Vatican Ban on Women Priest Is Infallible

Author: Paul Likoudis

Vatican Ban on Women Priest Is Infallible

by Paul Likoudis

Challenge Magazine January, 1996

Determined to put a stop to a three decades long campaign waged by dissenting theologians and renegade religious to open the Catholic priesthood to women, the Congregation for Doctrine of the Faith released a statement November 18 saying the Church's traditional ban on women priest "requires definitive assent...(and) has been set forth infallibly by the ordinary and universal Magisterium."

The teaching that the Church possesses no authority to ordain women, declared the letter, "is to be held always, everywhere, and by all, as belonging to the deposit of faith."

The letter, signed by Joseph Cardinal Ratzinger, Prefect of the Congregation, was accompanied by a cover letter insisting that bishops "will do everything possible to ensure its distribution and favourable reception, taking particular care that, above all on the part of theologians, pastors of souls, and religious, ambiguous and contrary positions will not again be proposed."

Invoking the word "infallible" in the letter, explained Father Augustine DeNoia, a theological advisor to the US Bishops, means that "to teach the contrary is equivalent to leading consciences into error."

For the ordinary Catholic, the so-called "person in the pew" who has to read women's ordination agitprop in his parish bulletin, the young student who is required to believe in women's ordination as a pre- requisite for Confirmation, the seminarian who must agree women should be ordained as a requirement for continuing his studies, this Vatican letter will come as a great support.

For, now he can tell women's ordination advocates that they are not Catholic. For, as those on both sides of the battle agree, the essence of this recent statement is that those who will not accept Church teaching on ordination are not Catholic.

The Pope is not only "aiming to shut the door on debate about women's ordination" as Catholic New Service reporter John Thavis wrote from Rome, but he has made it clear that dissenters on the issue are out of the Church.

One of North America's most prominent dissenting theologians, Father Richard McBrien of Notre Dame university realized this immediately, as he told the New York Times: "If the pope wants us to believe that the prohibition against the ordination of women is a matter of divine law and divine faith such that the denial of this teaching is a heresy, then that puts everyone who disagrees outside the Church. Is that what is being said?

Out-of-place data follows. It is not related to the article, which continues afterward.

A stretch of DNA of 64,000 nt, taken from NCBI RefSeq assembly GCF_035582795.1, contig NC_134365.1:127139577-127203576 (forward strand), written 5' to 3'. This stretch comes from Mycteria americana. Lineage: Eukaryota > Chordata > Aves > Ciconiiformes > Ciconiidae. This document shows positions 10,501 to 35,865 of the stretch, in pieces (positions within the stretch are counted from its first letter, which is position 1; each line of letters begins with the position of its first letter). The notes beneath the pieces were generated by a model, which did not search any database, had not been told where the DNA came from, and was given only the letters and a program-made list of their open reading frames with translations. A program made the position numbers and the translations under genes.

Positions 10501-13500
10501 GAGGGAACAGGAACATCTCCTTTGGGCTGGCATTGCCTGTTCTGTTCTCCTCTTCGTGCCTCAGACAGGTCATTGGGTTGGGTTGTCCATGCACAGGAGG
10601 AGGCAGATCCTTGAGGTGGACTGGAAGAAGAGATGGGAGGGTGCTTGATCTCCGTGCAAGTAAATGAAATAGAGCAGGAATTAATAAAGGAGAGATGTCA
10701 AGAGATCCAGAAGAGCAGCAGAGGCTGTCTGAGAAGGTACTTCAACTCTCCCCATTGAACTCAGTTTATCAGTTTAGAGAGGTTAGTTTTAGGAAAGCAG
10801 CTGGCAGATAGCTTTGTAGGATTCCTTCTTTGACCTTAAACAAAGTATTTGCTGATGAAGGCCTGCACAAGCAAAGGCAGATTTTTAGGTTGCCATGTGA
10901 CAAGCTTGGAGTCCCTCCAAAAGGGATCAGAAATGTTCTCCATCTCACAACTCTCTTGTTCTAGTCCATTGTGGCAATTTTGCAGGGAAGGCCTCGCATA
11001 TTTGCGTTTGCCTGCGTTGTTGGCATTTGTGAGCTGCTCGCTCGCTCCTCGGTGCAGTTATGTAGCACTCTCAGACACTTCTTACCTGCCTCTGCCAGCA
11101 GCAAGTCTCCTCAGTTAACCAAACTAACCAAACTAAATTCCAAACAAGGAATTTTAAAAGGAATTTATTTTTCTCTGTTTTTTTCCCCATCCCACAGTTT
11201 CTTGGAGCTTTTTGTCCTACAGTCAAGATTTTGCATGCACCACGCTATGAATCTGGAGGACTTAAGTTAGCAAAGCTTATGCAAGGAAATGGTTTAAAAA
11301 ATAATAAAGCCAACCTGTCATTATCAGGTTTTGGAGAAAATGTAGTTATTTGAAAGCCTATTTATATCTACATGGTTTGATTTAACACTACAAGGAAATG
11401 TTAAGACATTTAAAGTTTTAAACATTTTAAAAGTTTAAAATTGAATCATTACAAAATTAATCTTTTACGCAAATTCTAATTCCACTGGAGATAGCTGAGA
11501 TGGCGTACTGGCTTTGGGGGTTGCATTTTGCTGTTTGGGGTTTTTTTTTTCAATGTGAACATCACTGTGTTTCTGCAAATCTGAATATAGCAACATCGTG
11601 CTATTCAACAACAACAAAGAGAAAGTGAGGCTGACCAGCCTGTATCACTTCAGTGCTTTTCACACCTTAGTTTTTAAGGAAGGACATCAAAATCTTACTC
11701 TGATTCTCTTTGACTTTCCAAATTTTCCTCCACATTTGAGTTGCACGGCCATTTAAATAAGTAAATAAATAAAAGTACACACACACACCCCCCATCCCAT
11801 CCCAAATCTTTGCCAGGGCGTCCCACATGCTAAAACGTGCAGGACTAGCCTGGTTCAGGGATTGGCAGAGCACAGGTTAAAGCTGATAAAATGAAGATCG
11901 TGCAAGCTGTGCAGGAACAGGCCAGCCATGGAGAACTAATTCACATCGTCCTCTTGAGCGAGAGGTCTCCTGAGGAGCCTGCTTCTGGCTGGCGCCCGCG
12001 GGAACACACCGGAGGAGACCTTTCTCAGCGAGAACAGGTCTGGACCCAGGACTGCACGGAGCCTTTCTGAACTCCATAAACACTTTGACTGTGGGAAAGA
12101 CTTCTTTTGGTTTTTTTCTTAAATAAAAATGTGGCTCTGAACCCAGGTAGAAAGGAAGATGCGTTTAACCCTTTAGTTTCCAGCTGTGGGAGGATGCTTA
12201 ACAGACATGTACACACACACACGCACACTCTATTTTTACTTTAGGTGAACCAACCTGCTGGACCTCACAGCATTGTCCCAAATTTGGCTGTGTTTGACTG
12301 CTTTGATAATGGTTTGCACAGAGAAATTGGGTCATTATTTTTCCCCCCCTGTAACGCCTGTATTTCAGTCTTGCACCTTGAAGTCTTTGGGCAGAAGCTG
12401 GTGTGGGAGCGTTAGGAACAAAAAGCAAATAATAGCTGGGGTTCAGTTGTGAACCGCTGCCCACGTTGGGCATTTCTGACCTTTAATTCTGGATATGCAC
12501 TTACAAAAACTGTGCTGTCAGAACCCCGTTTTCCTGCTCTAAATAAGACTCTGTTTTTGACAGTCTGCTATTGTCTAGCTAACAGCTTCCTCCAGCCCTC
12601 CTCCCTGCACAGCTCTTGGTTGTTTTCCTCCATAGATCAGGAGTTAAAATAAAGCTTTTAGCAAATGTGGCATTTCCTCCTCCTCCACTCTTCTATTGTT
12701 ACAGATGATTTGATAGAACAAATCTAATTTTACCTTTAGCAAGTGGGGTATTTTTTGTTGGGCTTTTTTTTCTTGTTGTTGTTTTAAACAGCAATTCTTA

Precisely, says Archbishop J. Francis Stafford of Denver. The issue of women's ordination has been explored exhaustively, and now "it is time to move on.

"The Church's teaching is definitive, and has been set forth infallibly by formal declaration. It will not and cannot change. Therefore, for those who see with the eyes of faith, the matter is resolved."

This is an opportunity for Catholics who dissent from Church teaching to "go back and see where they made the wrong turn," commented Helen Hull Hitchcock of Women for Faith and Family, "and to deepen their understanding of Church teaching.

"It offers people a chance to jar themselves loose from the cause of women priests, because the Church has finally used its highest authority to proclaim the doctrine. Many people may actually come back to the Church now that the Holy See has decaled that if you reject the Church's teaching on the priesthood, you have put yourself out of the mainstream...The full implication of this statement is that if we don't accept the Church on priesthood, we aren't Catholic anymore."

While many theologians such as McBrien, Father Francis Sullivan at Boston College and Monsignor William Shannon in Rochester, NY, berated the Vatican and accused it of forcing good people out of the Church, Dr. Joyce Little, a theologian at St. Thomas university in Houston, said that those who encouraged women to believe they could be ordained if only enough pressure were put on the Vatican have a lot to answer for.

In a spirited, week-long debate on CompuServe's Catholic On Line, Little maintained there is no reason for anyone to be disappointed in the Vatican ruling, since the Vatican has never given the slightest reason for anyone to expect a change on its men-only policy.

"Rome has always been up front about this," she wrote. "Neither the Pope nor Ratzinger nor anyone representing either of them ever gave anyone, anywhere, any reason to expect anything other than what has happened. In fact, anyone who read Ordination Sacerdotalis carefully already knew that the Pope had declared this practice to be, at the very least, irreformable. (What, after all, do people imagine ‘definitively' means?)"

If expectations were cruelly raised, she added, they were raised, she added, they were raised by dissenting bishops, priests, theologians and professors who for a generation have taught successive waves of students that the Church would ordain women-sometime in their lifetimes.

And when bishops and others speak of the grieving faithful, Little asked, "Where were they when all of these American Catholics were being led down the garden path on this one? It is all fine and dandy for bishop (Anthony) Pilla, (the new president of the National Conference of Catholic Bishops), to ask American Catholics reverently to accept this teaching as definitive, but what were the bishops doing, both before and especially after Ordination Sacerdotalis, to enable American Catholics to accept this?

"Where were the priests, the theologians, the catechist?...I think the sowing of that confusion was in very many instances unconscionable and the responsibility for that confusion and the ensuing grief is one for which many will be held accountable, if not in this life, then in the next."

Copyright (c) 1996 EWTN